Iran announced on Saturday that it had embarked on a series of high-level uranium enrichment measures that had broken its promises under the 2015 nuclear deal, days after negotiations began to rescue the treaty.
The United States said on Friday it had offered “very serious” ideas to renew the deal but was waiting for Tehran to return, which Saturday’s action failed to do.
President Hassan Rouhani unveiled a 164-centric IR-6 uranium enrichment explosive, and two test cassettes – 30 IR-5 devices and 30 IR-6S respectively – at the uranium enrichment facility of Iran, at a state television broadcast event.
State TV did not produce images of the uranium hexafluoride injection on the cassettes, but broadcast contact with the plant’s engineers who said they had started the process and showed centrifuges.
Rouhani also introduced tests on the “mechanical strength” of the latest IR-9 centrifuges, and remotely opened a centrifuge assembly factory to replace a plant that was badly damaged during the July 2020 “terrorist” explosion.
Under the 2015 agreement between Tehran and world power, Iran is currently only allowed to use the “first generation” IR-1 centrifuge to produce, and to test a limited number of IR-4 and IR-5 devices.
The United States simultaneously withdrew from the 2018 nuclear deal under then-president Donald Trump, who also imposed sanctions on Tehran, which responded by withdrawing from most of its agreements under the treaty.
Trump’s successor Joe Biden said he was ready to return, saying the agreement would – until Washington’s withdrawal – succeed in significantly reducing Iran’s nuclear activities.
Iran’s latest move to boost uranium enrichment follows initial talks in Vienna on Tuesday with representatives of the remaining parties to a deal to bring the United States back into it.
The Vienna talks focus not only on lifting the economic sanctions imposed by Trump, but also on bringing Iran back on track.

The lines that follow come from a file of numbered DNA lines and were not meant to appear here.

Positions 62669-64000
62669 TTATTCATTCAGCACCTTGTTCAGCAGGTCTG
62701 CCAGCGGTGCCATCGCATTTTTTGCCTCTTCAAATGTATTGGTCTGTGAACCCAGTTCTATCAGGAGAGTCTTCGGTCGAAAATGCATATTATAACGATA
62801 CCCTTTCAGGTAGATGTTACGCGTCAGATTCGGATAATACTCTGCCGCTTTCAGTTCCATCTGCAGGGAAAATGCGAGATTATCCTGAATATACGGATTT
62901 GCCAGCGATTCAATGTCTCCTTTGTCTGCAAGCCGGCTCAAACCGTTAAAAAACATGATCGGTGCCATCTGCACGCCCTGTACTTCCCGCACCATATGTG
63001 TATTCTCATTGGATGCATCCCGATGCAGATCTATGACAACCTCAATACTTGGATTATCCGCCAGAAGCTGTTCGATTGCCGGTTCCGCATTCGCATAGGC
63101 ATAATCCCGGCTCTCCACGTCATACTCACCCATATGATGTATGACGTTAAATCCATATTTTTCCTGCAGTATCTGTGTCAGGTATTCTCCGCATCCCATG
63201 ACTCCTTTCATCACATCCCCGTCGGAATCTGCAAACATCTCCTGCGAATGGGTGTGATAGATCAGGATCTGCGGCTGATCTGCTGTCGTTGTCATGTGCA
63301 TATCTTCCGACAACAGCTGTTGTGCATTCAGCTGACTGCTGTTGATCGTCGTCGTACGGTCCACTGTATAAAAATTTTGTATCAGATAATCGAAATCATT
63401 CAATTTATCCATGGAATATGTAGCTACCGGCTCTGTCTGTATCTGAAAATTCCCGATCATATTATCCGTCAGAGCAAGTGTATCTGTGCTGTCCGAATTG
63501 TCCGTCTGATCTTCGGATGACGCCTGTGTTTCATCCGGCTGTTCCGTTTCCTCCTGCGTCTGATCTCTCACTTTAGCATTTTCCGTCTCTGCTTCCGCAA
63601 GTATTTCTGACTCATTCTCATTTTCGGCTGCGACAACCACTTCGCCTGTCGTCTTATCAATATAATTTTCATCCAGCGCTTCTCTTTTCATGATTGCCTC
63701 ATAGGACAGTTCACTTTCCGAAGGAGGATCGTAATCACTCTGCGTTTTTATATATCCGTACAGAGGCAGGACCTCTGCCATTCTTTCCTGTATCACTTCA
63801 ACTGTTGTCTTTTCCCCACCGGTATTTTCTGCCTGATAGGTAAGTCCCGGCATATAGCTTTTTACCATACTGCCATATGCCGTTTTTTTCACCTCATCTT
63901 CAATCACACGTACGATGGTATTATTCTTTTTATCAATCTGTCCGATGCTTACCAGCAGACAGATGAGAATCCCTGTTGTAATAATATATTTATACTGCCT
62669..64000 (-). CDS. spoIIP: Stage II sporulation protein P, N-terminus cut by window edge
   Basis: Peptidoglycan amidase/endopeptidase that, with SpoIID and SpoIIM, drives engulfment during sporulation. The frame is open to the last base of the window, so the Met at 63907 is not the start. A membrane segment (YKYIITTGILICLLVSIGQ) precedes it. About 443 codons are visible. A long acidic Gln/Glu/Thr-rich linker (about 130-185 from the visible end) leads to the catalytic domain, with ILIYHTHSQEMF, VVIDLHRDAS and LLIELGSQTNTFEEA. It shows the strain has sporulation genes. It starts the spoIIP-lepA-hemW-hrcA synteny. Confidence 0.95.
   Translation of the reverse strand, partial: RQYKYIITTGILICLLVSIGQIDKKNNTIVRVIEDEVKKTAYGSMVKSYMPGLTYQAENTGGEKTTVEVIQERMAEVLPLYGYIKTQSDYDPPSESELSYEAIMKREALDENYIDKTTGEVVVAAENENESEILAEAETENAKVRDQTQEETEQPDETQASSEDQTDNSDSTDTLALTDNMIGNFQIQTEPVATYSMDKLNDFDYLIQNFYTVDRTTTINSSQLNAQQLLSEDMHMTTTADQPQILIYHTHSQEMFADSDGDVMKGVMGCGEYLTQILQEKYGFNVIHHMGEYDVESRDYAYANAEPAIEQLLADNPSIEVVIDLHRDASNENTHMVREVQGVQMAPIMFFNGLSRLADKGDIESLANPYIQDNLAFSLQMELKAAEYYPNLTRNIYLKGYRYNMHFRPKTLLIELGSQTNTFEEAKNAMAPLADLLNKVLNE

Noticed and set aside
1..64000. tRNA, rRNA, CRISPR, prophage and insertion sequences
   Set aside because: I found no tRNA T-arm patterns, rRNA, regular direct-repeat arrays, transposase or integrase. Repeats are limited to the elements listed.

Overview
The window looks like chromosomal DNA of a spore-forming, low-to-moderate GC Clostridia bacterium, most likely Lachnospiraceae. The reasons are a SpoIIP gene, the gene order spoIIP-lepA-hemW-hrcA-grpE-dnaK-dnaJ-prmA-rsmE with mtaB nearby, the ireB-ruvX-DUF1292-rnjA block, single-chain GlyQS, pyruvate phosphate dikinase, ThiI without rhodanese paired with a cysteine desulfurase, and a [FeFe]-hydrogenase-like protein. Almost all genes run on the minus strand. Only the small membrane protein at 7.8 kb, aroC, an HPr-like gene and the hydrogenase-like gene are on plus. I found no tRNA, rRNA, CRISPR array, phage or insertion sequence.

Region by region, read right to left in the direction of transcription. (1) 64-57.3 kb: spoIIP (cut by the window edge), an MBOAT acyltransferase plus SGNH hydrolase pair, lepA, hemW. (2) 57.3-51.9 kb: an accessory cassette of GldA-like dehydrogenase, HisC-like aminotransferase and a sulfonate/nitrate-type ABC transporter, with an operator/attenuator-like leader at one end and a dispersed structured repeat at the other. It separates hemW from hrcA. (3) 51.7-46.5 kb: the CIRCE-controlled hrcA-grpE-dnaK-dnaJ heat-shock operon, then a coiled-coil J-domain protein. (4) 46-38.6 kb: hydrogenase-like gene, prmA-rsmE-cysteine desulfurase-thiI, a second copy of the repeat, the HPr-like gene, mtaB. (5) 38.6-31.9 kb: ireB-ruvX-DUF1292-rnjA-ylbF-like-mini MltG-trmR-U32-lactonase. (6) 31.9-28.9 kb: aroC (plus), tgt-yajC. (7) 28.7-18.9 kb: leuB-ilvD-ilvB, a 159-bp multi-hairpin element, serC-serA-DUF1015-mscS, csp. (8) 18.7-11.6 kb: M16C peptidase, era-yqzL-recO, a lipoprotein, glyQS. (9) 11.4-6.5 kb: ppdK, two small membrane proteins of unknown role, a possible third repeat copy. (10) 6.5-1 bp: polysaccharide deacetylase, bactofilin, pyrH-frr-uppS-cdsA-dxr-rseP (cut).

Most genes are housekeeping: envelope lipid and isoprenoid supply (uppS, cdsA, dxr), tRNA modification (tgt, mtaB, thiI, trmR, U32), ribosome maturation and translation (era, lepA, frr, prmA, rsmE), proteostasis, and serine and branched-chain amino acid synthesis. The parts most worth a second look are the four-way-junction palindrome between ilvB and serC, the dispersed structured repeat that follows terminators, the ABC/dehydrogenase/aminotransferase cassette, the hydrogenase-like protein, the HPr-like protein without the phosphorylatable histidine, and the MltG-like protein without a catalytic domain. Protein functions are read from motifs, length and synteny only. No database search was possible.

All sides say talks, in which Washington does not directly participate but relies on the European Union as a mediator, have started well.
Iran has demanded that the US first lift all sanctions imposed by Trump, including one ban on oil exports, before it returns to the line.
“The US – which has created this crisis – must return to full compliance first,” Foreign Minister Mohammad Javad Zarif wrote on Twitter, adding that “Iran will retaliate after immediate confirmation.”
‘Sensitivity of purpose’
Washington wants to move to Tehran.
“The U.S. delegation expressed a very serious view and expressed the seriousness of the intention to return to the rule of law if Iran were to return to law,” a U.S. official told reporters as talks began over the weekend.
But the official said the United States had been waiting for its “repatriation” efforts by Iran.
The U.S. official pointed out that the main obstacle to the initial talks was not to follow the law but rather what sanctions were being discussed, as Iran wants to end all US sanctions.
The nuclear deal, officially known as the Joint Comprehensive Plan of Action, only includes nuclear sanctions and not US measures taken to respond to human rights or other concerns, the official said.
The powerful centrifuges launched on Saturday allow uranium to be processed faster and at greater prices than Iran’s first-generation devices.
Enriched uranium can produce nuclear reactor fuel, or in a more extended form, the fissile content of warhead warhead. It is one of the most dangerous nuclear weapons in Iran.
Rouhani also emphasized at the event, which coincides with Iran’s National Nuclear Technology Day, that Tehran’s nuclear program is for “peaceful” purposes only.